When I worked with small teams of testers sometimes a tester would get through their work for the day far too easily, far too efficiently, ask no questions and all of their tests would mysteriously pass. As a team lead, situations like this scared me a lot. It was my head on the block if tests were skipped and bugs missed, not theirs. I used to protect myself by covertly stealth testing random samples of suspicious "too good to be true" looking work. Liars frequently didn't get offered any more work.
As a tester I feel that it is essential to build a reputation for speaking the truth, the whole truth and nothing but the truth about the software in test. By telling the truth all the time about the software's behaviour a large team can start to spot patterns in the big picture together. I've seen really good things happen when large test teams start sharing honest observations between themselves. Tester says something like "I think I just saw something strange. I'm not sure why and I can't force it to happen again. I'm certain I saw it though." and then another tester pipes up "Yeah, I saw something similar on Wednesday. What were you doing when it happened?" and before you know it they have worked together to totally nail the bug and now they both can reproduce the issue on demand.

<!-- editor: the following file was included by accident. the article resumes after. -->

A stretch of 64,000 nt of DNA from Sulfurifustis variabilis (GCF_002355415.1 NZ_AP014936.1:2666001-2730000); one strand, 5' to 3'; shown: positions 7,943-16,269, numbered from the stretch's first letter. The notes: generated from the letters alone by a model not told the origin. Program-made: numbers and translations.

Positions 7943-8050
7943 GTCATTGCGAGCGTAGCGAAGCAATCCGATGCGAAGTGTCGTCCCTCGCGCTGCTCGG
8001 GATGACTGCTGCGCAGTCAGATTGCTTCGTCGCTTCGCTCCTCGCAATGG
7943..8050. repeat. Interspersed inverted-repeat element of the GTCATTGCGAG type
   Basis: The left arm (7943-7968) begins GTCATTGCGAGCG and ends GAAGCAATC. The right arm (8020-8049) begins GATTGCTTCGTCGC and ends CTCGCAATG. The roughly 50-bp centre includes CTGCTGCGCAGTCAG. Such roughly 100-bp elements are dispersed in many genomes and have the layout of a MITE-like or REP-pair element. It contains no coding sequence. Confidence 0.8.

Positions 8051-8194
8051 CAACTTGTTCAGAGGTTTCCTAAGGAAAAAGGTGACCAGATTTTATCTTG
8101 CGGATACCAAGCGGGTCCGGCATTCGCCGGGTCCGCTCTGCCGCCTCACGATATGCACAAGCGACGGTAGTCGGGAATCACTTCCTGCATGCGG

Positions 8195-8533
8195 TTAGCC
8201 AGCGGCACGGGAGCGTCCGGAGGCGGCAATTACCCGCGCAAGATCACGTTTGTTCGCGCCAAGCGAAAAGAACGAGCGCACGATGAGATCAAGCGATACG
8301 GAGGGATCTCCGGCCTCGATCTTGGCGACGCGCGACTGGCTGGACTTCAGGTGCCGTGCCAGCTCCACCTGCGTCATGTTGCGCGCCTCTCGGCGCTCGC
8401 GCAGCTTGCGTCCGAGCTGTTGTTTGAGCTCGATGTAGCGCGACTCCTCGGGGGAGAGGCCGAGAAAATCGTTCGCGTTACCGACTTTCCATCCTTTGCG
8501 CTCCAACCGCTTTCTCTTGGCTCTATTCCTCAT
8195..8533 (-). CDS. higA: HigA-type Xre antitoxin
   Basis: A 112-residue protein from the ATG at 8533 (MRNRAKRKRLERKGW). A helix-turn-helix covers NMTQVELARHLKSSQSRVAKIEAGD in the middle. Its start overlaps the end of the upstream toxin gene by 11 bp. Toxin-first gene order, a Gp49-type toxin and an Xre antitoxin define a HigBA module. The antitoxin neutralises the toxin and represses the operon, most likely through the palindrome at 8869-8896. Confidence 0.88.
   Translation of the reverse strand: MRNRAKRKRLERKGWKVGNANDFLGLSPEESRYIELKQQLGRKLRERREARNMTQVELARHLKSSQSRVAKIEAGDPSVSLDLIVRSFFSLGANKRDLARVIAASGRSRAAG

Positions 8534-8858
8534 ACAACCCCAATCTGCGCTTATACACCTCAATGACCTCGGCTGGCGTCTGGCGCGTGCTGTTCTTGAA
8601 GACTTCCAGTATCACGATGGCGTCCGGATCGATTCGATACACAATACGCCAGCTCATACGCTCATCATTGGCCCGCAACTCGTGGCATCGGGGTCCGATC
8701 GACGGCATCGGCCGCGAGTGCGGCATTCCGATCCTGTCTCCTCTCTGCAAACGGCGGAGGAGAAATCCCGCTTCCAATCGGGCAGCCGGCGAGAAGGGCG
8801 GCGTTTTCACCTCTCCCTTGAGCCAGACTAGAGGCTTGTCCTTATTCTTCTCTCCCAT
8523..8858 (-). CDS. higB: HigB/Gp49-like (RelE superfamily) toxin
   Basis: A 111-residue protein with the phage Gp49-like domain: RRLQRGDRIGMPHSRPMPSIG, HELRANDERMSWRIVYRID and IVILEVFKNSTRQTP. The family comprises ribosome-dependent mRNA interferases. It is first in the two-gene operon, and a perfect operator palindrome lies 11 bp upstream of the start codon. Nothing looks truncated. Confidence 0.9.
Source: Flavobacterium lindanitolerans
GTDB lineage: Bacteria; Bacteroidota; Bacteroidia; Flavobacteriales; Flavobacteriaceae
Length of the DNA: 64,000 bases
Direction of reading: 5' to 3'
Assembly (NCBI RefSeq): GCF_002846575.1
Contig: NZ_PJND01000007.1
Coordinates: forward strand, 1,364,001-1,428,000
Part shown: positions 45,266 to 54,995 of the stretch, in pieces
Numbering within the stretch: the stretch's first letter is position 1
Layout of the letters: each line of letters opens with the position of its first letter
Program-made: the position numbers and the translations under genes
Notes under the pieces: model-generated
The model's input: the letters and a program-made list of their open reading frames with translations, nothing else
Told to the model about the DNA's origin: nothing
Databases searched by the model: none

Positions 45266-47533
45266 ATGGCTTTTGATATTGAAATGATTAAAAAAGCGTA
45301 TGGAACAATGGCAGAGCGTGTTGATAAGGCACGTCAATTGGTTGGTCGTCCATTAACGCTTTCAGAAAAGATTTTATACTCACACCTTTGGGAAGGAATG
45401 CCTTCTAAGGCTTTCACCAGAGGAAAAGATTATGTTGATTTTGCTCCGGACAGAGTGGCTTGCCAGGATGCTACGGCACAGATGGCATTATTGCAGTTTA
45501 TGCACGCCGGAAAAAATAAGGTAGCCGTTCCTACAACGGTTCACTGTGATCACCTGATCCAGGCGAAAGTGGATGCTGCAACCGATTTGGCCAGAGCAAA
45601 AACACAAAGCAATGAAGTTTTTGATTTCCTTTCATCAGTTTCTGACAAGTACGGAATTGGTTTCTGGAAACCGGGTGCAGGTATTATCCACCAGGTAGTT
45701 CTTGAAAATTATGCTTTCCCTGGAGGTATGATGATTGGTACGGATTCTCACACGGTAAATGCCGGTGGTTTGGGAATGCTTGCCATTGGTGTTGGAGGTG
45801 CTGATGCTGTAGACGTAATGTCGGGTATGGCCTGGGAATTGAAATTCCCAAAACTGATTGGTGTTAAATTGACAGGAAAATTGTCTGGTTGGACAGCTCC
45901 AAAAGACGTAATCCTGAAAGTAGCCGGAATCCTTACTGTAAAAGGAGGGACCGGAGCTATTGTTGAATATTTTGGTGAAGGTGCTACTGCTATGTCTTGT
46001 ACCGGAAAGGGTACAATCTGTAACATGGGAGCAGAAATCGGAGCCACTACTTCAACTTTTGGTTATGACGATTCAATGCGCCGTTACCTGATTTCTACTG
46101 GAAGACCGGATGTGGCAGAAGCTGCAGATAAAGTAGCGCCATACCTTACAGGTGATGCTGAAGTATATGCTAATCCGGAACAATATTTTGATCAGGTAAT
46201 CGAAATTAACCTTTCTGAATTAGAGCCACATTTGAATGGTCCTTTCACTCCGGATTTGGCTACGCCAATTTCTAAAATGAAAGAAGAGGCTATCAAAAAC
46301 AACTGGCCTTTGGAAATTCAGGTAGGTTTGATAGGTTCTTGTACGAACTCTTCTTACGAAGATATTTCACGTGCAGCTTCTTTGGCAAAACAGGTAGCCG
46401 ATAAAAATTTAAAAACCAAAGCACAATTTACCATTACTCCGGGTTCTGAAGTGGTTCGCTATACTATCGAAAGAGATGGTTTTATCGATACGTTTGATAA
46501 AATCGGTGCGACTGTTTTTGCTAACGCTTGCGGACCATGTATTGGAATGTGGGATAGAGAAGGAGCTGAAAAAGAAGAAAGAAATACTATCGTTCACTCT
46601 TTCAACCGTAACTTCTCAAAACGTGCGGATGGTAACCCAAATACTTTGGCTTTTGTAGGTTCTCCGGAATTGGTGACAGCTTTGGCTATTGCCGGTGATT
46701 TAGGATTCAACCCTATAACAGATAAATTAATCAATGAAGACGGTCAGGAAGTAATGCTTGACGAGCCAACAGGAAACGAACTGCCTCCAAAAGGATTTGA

I once saw a guy sacked for passing a large set of test cases over the space of a week, all of which required a flat bed scanner. He was sacked because the company didn't own a flat bed scanner.
Speak the truth, don't lie.